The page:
“The rabbi said, "You guys just don't get it. Okay, gentlemen, let me tell you the essence of the human spirit.

"As you know, during the Holocaust, the people were transported in the worst possible, inhumane way by railcar. They thought they were going to a work camp. We all know they were going to a death camp.

"After hours and hours in this inhumane corral with no light, no bathroom, cold, they arrived at the camps. The doors were swung wide open, and they were blinded by the light. Men were separated from women, mothers from daughters, fathers from sons. They went off to the bunkers to sleep.

"As they went into the area to sleep, only one person was given a blanket for every six. The person who received the blanket, when he went to bed, had to decide, 'Am I going to push the blanket to the five other people who did not get one, or am I going to pull it toward myself to stay warm?'"

“And Rabbi Finkel says, "It was during this defining moment that we learned the power of the human spirit, because we pushed the blanket to five others."

Your browser may not support display of this image. “And with that, he stood up and said, "Take your blanket. Take it back to America and push it to five other people."”

“On this day they arrived at Sinai”

“Like one man with one heart!”

1 Shefa Chaim
2 Shemos 2:14
3 Tanchuma, Netzovim 1
4 Yoma 9b


Your browser may not support display of this image.


Erev Shabbos Kodesh Parshas Yisro

17 Shevat 5772/February 10, 2012

Man's marimba iPhone ring stops Mahler symphony dead

“Do you ever forget to turn your cell phone off when you go to the movies or to a play? Someone did just that on Tuesday night, January 10, 2012, causing the New York Philharmonic conductor to put down his baton and stop the orchestra.

“Just as conductor Alan Gilbert was leading the orchestra through the final movement of Mahler's 9th, the culmination of the 82 minute long symphony, an audience member's cell phone rang.

"It was more than annoying. It was completely destructive. There was no way the music could go on," said Gilbert. "And I knew it was going to continue, because I have the same ring tone. I use the same tone for my alarm when I wake up in the morning.'

“It was identified as the Marimba ring tone, right in the front row. The maestro did something he has never done in his entire career. He put down his baton and stopped the show.

    In the ensuing pause, some in the audience reportedly called for blood, shouting: "Kick him out!" and "$1,000 fine!"

“Gilbert quietly employed shame until the offender confirmed that the phone was off.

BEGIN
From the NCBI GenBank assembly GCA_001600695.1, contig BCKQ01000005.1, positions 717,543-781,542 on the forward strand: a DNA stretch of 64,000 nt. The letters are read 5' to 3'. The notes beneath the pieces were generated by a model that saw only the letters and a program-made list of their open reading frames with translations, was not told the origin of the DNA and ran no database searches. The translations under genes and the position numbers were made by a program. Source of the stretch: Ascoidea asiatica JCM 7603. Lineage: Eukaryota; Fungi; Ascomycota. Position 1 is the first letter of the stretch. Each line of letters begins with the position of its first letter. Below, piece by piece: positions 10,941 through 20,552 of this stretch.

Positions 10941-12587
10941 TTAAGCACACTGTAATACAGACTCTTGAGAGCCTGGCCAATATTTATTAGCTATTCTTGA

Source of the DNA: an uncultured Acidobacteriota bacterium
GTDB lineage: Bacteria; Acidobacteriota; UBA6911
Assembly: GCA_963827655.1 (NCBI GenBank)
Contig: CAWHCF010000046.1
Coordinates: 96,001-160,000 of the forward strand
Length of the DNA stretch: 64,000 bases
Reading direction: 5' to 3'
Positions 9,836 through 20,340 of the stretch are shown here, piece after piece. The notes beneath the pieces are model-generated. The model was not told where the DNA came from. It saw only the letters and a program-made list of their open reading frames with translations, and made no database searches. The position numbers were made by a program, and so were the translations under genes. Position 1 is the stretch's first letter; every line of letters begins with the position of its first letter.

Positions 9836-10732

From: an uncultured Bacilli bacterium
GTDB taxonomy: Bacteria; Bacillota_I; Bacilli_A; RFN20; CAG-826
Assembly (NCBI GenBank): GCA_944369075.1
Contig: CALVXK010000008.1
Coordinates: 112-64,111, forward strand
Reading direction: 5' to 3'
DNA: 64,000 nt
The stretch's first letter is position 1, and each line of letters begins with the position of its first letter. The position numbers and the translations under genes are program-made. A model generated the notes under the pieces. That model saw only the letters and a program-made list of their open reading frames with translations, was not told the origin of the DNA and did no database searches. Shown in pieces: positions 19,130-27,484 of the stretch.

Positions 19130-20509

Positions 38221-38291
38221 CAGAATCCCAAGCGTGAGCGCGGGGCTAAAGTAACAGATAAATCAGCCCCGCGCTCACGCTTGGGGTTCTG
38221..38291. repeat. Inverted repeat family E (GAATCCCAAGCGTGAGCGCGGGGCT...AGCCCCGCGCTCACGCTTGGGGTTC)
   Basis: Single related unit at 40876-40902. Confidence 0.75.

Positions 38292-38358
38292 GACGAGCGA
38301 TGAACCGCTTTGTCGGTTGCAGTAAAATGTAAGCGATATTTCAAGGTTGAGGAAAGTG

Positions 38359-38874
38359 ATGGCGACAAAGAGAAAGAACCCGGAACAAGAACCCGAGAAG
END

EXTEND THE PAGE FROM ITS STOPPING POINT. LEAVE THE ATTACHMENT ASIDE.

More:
"It's shocking when you do that, because you just don't expect the natural flow of the music to be interrupted, so I said, "I know it's embarrassing to turn it off. You're going to have to admit that it's your phone. Just do it so we can get back to the music.'"

"I think that people need to take that extra second, third look at their phone, because it can be incredibly disruptive, especially like Mahler," said one patron.

“Gilbert received a standing ovation following the performance.

“This was the first time Gilbert has stopped the orchestra for a violation of the "cell-phones off" rule, a media contact at the symphony said, but at least the second time that it has happened in the symphony’s history.”

Our Sages view davening as a symphony of celestial music. After reciting the Pesukei D’zimrah – Verses of Song in which we describe the mellifluous songs that the world sings by its very existence, as well as the melodious songs which flow from our soul, we continue by describing the songs of the myriads of angels before the Throne of Glory. Following that we recite the Shemoneh Esrei, our own private song of praise, supplication, and gratitude to our Creator.

There is no greater song than tefillah. If a ringing cell-phone was enough to cause the conductor to pull the brake on an entire symphony, what about a ringing cell-phone in the middle of davening?

To add, what would have happened if the fellow at the philharmonic would have answered his phone and made some grunting noises to show that he couldn’t talk at that moment? What about if he would’ve answered and replied in a rude undertone for a minute before hanging up?

Mahler’s 9th couldn’t handle the obnoxious interruption, should our 3 prayers each day be any less?

Shabbat Shalom & Good Shabbos,

R’ Dani and Chani Staum